Here's how to break up with your ex's tech

Here are some key privacy protection measures you can take to delete your ex from your digital life.

Rae Hodge Former senior editor
Rae Hodge was a senior editor at CNET. She led CNET's coverage of privacy and cybersecurity tools from July 2019 to January 2023. As a data-driven investigative journalist on the software and services team, she reviewed VPNs, password managers, antivirus software, anti-surveillance methods and ethics in tech. Prior to joining CNET in 2019, Rae spent nearly a decade covering politics and protests for the AP, NPR, the BBC and other local and international outlets.
Rae Hodge
7 min read
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This article discusses domestic violence. CNET would like to remind readers that browsing histories, including this story, can be monitored and are impossible to completely clear. If you need help, please call the National Domestic Violence Hotline at 1-800-799-7233.

From GPS tracking to account security, managing technology after a dangerous breakup can be a scary and frustrating exercise in digital survival. Genuine stalkerware needs to be handled carefully if you're concerned that gaining digital independence from an abusive person could anger them and endanger you further. Even if you haven't found stalkerware on your phone or computer, you should consider taking the following steps to improve your personal safety if you are concerned an abusive ex may have access to your online life.

We urge caution here. There could be risks associated with revoking an abusive person's access to your accounts and devices. You should consult with domestic violence services if you think you're in danger. In their digital safety checklist, the Coalition Against Stalkerware advises caution when removing suspected stalkerware. 

"If you delete stalkerware, whoever installed it would know that it's been disabled. So it's important to understand that before taking any action, and to have a safety plan ready. One of the points of this plan may be: contact organizations working with victims of domestic violence," the coalition writes.

Eva Galperin, director of cybersecurity policy at the Electronic Frontier Foundation, helps people who are concerned a partner or ex might be accessing their data. "The good news when it comes to account security is, we have things that we can tell people to do," she said at a presentation on her work in January.

Also be aware that anyone with access to your web history could later be able to see that you've viewed this page, so consider clearing your internet history before logging off. If you need a hand, check out our explainer on how to delete your Google history.

Disable GPS tracking 

If you share a joint phone account with your ex, you'll need to talk with your service provider about removing your ex from the account or, at the very least, ensuring your ex doesn't have access to network-provided location tracking services such as those available with the AT&T FamilyMap service.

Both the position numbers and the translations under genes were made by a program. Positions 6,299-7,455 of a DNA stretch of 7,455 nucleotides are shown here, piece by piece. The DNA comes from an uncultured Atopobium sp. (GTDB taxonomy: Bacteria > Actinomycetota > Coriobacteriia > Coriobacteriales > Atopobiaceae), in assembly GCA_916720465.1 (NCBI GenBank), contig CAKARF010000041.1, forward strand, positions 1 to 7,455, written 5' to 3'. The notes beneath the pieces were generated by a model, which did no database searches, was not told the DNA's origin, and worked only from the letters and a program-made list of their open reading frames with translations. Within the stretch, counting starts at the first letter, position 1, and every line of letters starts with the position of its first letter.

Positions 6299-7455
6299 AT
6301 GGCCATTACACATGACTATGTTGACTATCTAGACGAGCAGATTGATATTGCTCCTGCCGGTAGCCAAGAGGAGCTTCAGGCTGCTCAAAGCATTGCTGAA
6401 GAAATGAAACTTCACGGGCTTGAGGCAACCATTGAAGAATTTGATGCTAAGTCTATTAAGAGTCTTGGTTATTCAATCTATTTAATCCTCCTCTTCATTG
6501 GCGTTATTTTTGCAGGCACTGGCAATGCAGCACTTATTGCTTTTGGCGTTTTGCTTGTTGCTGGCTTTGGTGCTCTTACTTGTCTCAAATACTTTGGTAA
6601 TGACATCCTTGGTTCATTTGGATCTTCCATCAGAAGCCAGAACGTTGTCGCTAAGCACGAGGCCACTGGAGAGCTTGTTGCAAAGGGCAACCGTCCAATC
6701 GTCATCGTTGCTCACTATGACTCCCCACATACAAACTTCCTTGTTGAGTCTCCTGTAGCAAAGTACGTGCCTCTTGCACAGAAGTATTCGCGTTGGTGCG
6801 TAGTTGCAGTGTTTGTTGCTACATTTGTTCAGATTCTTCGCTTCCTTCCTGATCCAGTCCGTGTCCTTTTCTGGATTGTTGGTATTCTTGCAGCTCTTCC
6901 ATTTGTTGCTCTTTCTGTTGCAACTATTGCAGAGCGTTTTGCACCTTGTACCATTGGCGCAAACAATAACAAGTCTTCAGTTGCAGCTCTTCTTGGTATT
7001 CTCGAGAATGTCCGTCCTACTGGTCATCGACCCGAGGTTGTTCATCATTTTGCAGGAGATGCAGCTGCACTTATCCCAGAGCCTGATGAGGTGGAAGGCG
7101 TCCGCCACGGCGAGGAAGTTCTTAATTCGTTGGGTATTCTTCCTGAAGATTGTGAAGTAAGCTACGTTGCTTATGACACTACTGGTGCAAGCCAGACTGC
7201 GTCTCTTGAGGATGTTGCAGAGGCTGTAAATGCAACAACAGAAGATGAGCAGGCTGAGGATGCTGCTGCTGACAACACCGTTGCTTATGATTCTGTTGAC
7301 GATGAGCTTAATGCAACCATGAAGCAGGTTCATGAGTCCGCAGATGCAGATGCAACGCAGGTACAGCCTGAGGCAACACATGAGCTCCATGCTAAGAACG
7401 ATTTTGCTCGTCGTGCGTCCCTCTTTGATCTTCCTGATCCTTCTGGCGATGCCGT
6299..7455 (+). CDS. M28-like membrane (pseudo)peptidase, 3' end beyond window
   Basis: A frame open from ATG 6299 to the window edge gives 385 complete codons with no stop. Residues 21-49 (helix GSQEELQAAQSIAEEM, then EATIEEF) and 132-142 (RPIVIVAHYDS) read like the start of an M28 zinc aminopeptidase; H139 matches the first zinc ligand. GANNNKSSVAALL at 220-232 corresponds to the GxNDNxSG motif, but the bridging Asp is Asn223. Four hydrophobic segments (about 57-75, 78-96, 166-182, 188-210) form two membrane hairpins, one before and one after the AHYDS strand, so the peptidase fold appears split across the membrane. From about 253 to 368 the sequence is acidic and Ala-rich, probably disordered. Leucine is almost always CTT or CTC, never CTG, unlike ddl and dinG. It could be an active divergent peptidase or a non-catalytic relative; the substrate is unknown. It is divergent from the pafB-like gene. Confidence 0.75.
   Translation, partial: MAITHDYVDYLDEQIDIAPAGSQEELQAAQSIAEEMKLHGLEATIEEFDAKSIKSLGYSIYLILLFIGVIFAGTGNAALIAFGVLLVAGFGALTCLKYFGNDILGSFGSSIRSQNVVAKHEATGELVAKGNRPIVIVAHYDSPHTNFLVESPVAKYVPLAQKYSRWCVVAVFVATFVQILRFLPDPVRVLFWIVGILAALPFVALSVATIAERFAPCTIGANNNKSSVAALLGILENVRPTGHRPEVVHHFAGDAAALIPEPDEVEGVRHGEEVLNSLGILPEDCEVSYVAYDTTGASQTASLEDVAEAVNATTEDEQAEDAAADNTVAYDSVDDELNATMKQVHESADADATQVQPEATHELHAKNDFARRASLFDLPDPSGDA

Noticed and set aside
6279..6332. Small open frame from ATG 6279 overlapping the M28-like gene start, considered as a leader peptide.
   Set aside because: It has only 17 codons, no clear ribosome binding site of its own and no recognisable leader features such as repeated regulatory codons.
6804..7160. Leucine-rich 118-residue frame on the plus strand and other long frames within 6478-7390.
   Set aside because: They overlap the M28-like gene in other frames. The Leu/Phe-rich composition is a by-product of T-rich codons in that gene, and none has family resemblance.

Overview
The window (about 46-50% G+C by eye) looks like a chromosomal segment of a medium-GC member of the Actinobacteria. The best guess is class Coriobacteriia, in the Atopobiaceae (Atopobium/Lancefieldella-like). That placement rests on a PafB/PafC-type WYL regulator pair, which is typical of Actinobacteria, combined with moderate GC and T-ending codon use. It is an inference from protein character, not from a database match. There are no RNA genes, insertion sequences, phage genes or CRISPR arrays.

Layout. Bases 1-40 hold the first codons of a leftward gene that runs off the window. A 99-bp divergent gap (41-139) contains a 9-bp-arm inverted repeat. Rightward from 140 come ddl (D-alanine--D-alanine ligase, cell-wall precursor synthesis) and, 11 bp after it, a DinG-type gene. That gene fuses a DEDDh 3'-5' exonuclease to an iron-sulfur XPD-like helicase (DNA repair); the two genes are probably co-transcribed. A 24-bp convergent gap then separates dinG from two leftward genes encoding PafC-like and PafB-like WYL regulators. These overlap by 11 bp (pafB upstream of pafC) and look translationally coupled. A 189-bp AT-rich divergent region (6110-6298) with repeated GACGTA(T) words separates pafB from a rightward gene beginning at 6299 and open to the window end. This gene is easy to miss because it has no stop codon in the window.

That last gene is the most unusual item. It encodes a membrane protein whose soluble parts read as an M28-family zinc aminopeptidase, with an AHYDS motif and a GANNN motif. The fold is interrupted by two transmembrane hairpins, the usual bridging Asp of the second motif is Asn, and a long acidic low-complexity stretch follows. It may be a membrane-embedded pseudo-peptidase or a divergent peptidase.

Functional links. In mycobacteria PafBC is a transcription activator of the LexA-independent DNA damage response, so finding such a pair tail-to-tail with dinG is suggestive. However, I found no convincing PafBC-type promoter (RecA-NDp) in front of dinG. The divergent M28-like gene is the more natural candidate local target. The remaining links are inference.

The service only works for mobile phone lines on the same billing account or that have the Secure Family Companion app installed and paired with the parent device, according to a spokesperson from AT&T .

"Any device that is part of the group receives a monthly reminder text message that they have the service, which includes the parent device phone number," the spokesperson said. "Uninstalling the companion app and turning off location sharing on their device would prevent their location from appearing in the parent app."

The Find My app (formerly Find My Friends) from Apple can also be used to stalk family members. If you have this app installed, you might want to uninstall or disable it to prevent location data from getting out further. If you set up Family Sharing and use Location Sharing, your family members automatically appear in the People tab.

To see people with whom you are sharing your location, go to the People tab in Find My. When someone shares their location with you, you can choose to share your location back or not. 

There are two ways to stop sharing your location. You can stop sharing with everyone by turning off Share My Location in the Me tab. Or you can stop sharing your location with a particular person by selecting Stop Sharing My Location in the People tab. 

If you stop sharing your location in Find My, the person won't receive a notification, but they won't be able to see you on their list of friends. If you re-enable sharing, they get a notification that you've started sharing your location with them.

Notably, if you delete an iMessage conversation you've had with someone who you've also shared your location with, iMessage will also prompt you with a dialogue box asking if you would like to stop sharing your location. 

Watch this: How to find and delete stalkerware

You can also review CNET's list of common tracking apps and features and check whether any have been installed or activated on your phone. 

If you still have access to all of your social media accounts, avoid checking into businesses or locations you visit while using those apps. Don't add your location to your tweets or your Facebook and Instagram posts when prompted. Make sure your phone's GPS feature is turned off, and then review your phone's list of GPS-enabled apps. 

Buy a burner 

If you're concerned your phone's security could be compromised, either by stalkerware or an application with intrusive access, it might be best to buy an inexpensive prepaid phone and plan at your local retailer. Commonly known as "burners," these phones can be used to privately contact domestic violence assistance resources and generally conduct your business outside of an abusive person's control.